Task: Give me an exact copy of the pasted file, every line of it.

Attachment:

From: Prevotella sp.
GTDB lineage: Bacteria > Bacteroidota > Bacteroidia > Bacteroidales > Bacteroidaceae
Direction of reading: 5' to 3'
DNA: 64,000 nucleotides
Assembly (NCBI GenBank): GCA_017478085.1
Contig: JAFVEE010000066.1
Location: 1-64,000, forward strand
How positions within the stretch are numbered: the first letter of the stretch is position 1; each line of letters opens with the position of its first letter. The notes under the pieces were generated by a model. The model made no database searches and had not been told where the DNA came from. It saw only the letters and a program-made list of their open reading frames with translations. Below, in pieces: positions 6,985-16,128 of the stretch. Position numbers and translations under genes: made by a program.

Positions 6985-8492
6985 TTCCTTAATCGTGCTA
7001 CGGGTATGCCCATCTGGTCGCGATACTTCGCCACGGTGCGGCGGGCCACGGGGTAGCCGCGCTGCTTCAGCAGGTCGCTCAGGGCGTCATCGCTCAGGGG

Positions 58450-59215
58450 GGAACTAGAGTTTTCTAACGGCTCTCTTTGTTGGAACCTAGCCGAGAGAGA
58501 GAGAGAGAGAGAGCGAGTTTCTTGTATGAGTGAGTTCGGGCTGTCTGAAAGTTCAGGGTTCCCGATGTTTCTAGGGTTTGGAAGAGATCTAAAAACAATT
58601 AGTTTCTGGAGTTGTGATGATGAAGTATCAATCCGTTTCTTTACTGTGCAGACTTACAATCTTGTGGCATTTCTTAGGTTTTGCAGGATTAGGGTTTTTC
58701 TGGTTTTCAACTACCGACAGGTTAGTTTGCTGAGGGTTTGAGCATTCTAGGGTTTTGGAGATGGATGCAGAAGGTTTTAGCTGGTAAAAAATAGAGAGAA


From: Prevotella sp.
GTDB lineage: Bacteria > Bacteroidota > Bacteroidia > Bacteroidales > Bacteroidaceae
Direction of reading: 5' to 3'
DNA: 64,000 nucleotides
Assembly (NCBI GenBank): GCA_017478085.1
Contig: JAFVEE010000066.1
Location: 1-64,000, forward strand
How positions within the stretch are numbered: the first letter of the stretch is position 1; each line of letters opens with the position of its first letter. The notes under the pieces were generated by a model. The model made no database searches and had not been told where the DNA came from. It saw only the letters and a program-made list of their open reading frames with translations. Below, in pieces: positions 6,985-16,128 of the stretch. Position numbers and translations under genes: made by a program.

Positions 6985-8492
6985 TTCCTTAATCGTGCTA
7001 CGGGTATGCCCATCTGGTCGCGATACTTCGCCACGGTGCGGCGGGCCACGGGGTAGCCGCGCTGCTTCAGCAGGTCGCTCAGGGCGTCATCGCTCAGGGG

Positions 58450-59215
58450 GGAACTAGAGTTTTCTAACGGCTCTCTTTGTTGGAACCTAGCCGAGAGAGA
58501 GAGAGAGAGAGAGCGAGTTTCTTGTATGAGTGAGTTCGGGCTGTCTGAAAGTTCAGGGTTCCCGATGTTTCTAGGGTTTGGAAGAGATCTAAAAACAATT
58601 AGTTTCTGGAGTTGTGATGATGAAGTATCAATCCGTTTCTTTACTGTGCAGACTTACAATCTTGTGGCATTTCTTAGGTTTTGCAGGATTAGGGTTTTTC
58701 TGGTTTTCAACTACCGACAGGTTAGTTTGCTGAGGGTTTGAGCATTCTAGGGTTTTGGAGATGGATGCAGAAGGTTTTAGCTGGTAAAAAATAGAGAGAA